“The programs are aimed at small businesses with W2 employees,” Chong said.
In Pennsylvania, Darren Smith, Vice President of Government Affairs for Wodjak Government Relations, said a $61 small business loan program stopped accepting applications after its first week. He said there are no current plans for related programs.
Smith also said the state has been overwhelmed by businesses seeking exemptions to Gov. Tom Wolf’s stay-at-home order through April 30.
Regarding the question of what qualified as an “agricultural” business in the federal EIDL program, Alan Foreman, Chief Executive Officer of the Thoroughbred Horsemen’s Association, said the industry is seeking clarity from government officials. But the belief is that activities at a training facility or racetrack are not considered agricultural, while a breeding farm is considered agricultural.
Foreman said lobbyists for the THA and National Thoroughbred Racing Association have reached out to members of Congress—who in turn have spoken to officials in the Trump administration—for assistance with language in various relief programs.
“We think it will be part of the discussions,” Foreman said. “We’re working at the national level to coordinate at the local level. We’re doing the best we can under the circumstances. Be assured we are conveying the needs and concerns of the racing industry.”
Shaughnessy said the application for an EIDL specifically asks if you are an agricultural industry. That, however, isn’t part of the PPP application process, he said.
“If you are applying under the EIDL program, the question of whether you are an agricultural entity will come up,” Foreman said. “If you are applying for the PPP, I don’t think you will have an issue.”
As for the recent shutdown of racing in Maryland and Pennsylvania and the timeline for its return, horsemen’s representatives offered their takes with the understanding that decisions hinge on actions by state government leaders. Live racing in both states was halted in mid-March.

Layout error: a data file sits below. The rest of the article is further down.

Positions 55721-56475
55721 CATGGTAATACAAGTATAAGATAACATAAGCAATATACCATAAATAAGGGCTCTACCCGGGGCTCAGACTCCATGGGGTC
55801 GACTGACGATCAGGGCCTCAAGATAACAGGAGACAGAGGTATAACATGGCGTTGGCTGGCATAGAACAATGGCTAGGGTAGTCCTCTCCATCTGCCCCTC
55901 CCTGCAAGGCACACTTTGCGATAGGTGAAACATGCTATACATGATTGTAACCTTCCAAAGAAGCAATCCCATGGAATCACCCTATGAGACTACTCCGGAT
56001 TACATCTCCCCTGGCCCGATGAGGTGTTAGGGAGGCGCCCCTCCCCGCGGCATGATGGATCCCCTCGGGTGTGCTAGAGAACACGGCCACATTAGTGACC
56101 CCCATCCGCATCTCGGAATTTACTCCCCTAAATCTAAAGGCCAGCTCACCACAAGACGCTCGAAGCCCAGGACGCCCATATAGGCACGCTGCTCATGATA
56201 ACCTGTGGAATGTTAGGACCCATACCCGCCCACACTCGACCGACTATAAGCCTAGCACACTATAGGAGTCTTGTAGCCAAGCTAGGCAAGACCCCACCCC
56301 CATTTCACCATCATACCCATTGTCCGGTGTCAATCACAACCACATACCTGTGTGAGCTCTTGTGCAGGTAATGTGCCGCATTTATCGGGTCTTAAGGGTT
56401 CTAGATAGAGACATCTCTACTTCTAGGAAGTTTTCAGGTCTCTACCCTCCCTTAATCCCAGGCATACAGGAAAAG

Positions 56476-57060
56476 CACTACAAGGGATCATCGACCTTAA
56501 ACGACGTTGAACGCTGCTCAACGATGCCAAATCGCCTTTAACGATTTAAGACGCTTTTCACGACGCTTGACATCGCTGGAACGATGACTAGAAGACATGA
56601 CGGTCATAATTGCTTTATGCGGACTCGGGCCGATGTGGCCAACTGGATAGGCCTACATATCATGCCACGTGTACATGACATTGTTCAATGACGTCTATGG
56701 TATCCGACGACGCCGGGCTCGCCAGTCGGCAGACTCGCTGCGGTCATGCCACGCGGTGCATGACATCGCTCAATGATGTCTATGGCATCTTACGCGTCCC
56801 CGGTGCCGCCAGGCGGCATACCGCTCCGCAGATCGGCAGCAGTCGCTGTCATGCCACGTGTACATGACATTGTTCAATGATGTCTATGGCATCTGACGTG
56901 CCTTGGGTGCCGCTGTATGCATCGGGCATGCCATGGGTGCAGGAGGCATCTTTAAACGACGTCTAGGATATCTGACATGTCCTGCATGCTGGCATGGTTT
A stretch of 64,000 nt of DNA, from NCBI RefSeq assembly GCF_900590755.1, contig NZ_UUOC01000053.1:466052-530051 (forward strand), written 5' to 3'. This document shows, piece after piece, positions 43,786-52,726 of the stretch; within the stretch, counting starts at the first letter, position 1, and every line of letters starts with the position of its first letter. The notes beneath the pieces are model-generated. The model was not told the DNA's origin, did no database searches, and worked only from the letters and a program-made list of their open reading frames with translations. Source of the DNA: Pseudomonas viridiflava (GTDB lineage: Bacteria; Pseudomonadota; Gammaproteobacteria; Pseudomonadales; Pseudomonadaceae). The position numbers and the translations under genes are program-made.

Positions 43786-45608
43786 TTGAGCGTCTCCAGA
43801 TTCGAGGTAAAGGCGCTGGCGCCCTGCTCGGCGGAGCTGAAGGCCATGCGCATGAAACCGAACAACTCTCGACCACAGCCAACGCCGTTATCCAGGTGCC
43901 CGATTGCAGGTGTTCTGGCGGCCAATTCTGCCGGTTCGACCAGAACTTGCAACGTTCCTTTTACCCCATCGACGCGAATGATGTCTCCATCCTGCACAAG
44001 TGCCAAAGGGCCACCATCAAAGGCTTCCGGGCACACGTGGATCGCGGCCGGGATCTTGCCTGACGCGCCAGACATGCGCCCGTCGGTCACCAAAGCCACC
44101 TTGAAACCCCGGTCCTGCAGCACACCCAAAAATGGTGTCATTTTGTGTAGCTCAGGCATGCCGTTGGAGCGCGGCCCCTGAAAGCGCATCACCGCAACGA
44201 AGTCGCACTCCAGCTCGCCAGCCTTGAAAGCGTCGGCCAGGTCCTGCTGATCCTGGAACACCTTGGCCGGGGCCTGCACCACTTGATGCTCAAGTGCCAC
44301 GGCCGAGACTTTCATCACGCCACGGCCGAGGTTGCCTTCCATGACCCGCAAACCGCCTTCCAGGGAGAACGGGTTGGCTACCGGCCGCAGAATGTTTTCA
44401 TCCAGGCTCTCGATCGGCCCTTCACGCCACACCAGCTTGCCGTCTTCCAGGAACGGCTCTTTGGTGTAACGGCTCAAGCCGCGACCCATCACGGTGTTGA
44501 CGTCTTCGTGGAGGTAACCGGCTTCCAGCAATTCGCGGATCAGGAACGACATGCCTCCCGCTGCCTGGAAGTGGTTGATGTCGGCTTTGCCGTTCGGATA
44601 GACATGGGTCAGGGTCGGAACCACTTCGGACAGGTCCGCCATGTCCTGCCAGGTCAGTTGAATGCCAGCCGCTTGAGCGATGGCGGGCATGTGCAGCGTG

“A lot of people have asked, ‘When are we going to run again?’ and the answer is, ‘As soon as physically possible,’ ” Richardson said. “We’re moving forward with a plan to begin racing without fans by the beginning of May and maybe by the end of this month.”
Richardson noted, however, that much depends on the status of COVID-19 cases in the state. In addition, with all Maryland casinos closed, there is pressure on the purse account, which gets about 70% of its revenue from video lottery terminals. It could take 45 to 60 days after racing resumes for the casino revenue to be realized, he said.
Two Pennsylvania representatives said they believe live racing will resume only when their respective casinos reopen.
“A (purse) issue certainly exists for us,” said Sal DeBunda, President of the PTHA, which represents horsemen at Parx Racing. “They will not consider opening the racetrack until the casino is open. We’re hoping that can happen in May–that’s the goal we are trying to set.”
DeBunda said the PTHA is paying Parx on a weekly basis to keep the facility open for training five days a week. “We are obligated to do that until racing resumes,” he said. “At least the horses will have their fitness and be ready to run as soon as possible. We’re spending a lot of time dealing with these issues.”
Todd Mostoller, Executive Director of the Pennsylvania HBPA, said it is improbable live racing will resume at Hollywood Casino at Penn National Race Course until the casino is back in action. He also said the purse account is in “good shape” for when live racing returns.
Smith said there has been pushback on Wolf’s shutdown of Pennsylvania businesses, and that the legislature may soon push for the reopening of certain businesses in the state.
The horsemen’s representatives noted there are legislative restrictions on how purse money derived from gaming can be used, a situation that makes floating subsidies during the down time for racing very difficult.
More information on the various loan and grant programs and other developments is available at mdhorsemen.com and tharacing.com.